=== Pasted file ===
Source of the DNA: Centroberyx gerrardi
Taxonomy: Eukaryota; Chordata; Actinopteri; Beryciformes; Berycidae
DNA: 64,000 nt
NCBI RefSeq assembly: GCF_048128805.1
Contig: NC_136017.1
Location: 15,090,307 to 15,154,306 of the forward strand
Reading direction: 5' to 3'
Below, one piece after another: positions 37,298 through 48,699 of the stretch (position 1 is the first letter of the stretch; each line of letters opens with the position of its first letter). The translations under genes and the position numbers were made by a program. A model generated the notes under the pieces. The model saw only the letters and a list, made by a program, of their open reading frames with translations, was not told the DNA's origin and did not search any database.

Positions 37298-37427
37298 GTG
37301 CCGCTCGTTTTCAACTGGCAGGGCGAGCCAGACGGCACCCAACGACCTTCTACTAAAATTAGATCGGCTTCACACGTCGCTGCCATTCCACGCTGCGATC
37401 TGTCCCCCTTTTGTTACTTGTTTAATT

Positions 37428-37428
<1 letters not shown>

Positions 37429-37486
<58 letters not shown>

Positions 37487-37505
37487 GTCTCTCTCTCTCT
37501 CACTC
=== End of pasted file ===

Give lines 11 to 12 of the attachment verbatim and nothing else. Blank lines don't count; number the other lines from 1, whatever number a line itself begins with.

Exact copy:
37301 CCGCTCGTTTTCAACTGGCAGGGCGAGCCAGACGGCACCCAACGACCTTCTACTAAAATTAGATCGGCTTCACACGTCGCTGCCATTCCACGCTGCGATC
37401 TGTCCCCCTTTTGTTACTTGTTTAATT